2) I never said I was a Straussian and I wasn't. I don't object to being labeled a Straussian because I try to be as careful as he was when reading certain philosophers, although I don't (most Straussians don't) go as far as numerology. I've learned a lot from Strauss, more than from any other teacher of political philosophy, so there's another reason.

On the other hand, I have lots of other people who I respect as much as Strauss and have learned as much from in other areas--Raymond Aron, Aurel Kolnai, Milton Friedman, and so on. Perhaps it would have been better if I'd said I was a qualified Straussian or something like that, but anyway, I wasn't trying to be evasive. Once more, there are a lot of libertarians who would not object to being called Rothbardians or Randians but would not say they agreed with everything they wrote. Is that strange?

3) On a lighter note, you say perhaps I'm more elusive than I think, which might be another way of saying I'm muddled or confused. Maybe I am, but that kind of cuts against the consciously cunning thing doesn't it?

4) What "strange jargon terms" did I use? I hate to keep beating this drum, but if you want to have a look at strange jargon terms, look no further than the discussions that go on daily between economists--go and read Mr. Robin Hanson's provocative blog (if you already don't). The way he speaks of human beings is incomprehensible to most people. Though I suppose we're now into how one defines strange and jargon-y.

And just to be sure, let me be clear: I'm not going for some subtle rudeness when I point such things out. I'm only attempting to highlight the lack of symmetry in charity when certain people discuss Strauss/Straussians and everyone else. However strange Strauss's work was, it's well too remember that most academic work is strange, economics included. It's o.k. for Rothbard to call Strauss crazy, I guess, but that doesn't mean Rothbard wasn't crazy himself. I for one think he was, and I still learn a lot from him.

One more point here: Economists, as Mr. Caplan is well aware, have not done a very good job, for reasons some of which are their fault and some of which are not, communicating their ideas to the public at large. I am deeply sympathetic to his common sense approach, and believe it or not, I learned to take common sense seriously from studying Strauss (which, if anything, was the essence of his teaching, not numerology or even esotericism).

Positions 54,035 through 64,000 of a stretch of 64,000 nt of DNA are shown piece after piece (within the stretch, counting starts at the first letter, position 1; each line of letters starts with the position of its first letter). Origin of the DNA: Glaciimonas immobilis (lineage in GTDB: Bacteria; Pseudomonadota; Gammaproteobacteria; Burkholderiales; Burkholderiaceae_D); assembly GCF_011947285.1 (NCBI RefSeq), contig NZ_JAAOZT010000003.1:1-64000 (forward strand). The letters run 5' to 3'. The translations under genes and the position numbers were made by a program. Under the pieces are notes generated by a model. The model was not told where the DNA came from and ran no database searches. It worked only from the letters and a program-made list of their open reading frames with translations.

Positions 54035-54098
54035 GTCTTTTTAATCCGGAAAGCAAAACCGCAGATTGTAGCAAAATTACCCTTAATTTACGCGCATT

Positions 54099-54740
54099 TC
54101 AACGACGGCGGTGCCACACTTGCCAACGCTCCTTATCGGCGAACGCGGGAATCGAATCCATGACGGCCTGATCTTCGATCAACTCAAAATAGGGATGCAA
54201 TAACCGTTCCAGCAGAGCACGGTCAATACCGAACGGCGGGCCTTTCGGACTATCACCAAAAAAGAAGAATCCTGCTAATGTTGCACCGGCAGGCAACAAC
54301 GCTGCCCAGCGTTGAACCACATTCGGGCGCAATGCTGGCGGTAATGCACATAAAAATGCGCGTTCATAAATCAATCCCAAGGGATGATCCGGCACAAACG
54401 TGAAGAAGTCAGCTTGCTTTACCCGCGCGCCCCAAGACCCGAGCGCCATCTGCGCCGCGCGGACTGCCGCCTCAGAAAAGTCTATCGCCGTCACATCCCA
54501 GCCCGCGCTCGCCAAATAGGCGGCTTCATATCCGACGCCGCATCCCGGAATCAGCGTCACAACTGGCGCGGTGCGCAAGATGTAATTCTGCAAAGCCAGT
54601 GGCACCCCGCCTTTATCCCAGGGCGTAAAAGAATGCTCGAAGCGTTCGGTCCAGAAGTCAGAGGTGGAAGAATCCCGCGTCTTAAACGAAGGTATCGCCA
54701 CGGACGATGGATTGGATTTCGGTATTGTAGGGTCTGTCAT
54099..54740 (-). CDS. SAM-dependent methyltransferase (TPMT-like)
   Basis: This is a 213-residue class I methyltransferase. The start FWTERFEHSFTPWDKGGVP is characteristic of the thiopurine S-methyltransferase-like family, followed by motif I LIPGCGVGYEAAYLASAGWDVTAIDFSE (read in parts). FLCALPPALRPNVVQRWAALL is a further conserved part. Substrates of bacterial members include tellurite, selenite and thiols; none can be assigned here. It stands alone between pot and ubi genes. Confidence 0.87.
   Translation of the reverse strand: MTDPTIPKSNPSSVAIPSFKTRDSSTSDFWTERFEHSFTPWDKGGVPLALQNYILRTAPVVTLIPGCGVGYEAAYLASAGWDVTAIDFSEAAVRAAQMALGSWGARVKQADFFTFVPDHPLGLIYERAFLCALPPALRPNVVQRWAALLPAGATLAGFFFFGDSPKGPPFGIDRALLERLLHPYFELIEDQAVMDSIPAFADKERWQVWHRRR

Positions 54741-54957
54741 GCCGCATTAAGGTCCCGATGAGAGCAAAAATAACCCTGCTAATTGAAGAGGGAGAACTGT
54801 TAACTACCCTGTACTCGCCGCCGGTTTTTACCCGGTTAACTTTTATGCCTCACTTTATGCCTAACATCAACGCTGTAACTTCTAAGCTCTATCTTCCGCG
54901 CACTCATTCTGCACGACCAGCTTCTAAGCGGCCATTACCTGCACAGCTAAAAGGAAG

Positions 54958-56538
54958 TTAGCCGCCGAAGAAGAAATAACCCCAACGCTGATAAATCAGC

4) The claim Strauss was making about esotericism in pre-modern writing is actually a factual claim. He was attempting to substantiate it. When you go back and read Plato carefully (to take one example), especially in the original Greek, it is difficult to doubt that he did write esoterically. Many scholars, from Lessing to Schleiermacher to Nietzsche, have concluded that, and they certainly were not Straussians. At any rate, if the claim is self-evidently absurd, then it should be easy to demonstrate.

Please do. I will be happy to change my mind if I'm wrong.

Kurt Schuler writes:

Strauss was important because he directed attention back to issues that had become neglected when political science succeeded political philosophy. In particular, he identified how changes in the idea of natural right affected political thinking and practice. If you are curious enough to read something by him, rather than just lazily quoting Rothbard, you might start with Natural Right and History.

As with Hayek, one must allow for English not being Strauss's first language and maybe not even his second. Write your next book in German and see how well the style turns out. Also, thinking novel thoughts--right or wrong--and expressing them clearly are different skills. That is why there is a role for what Hayek called the second-hand dealers in ideas, such as bloggers.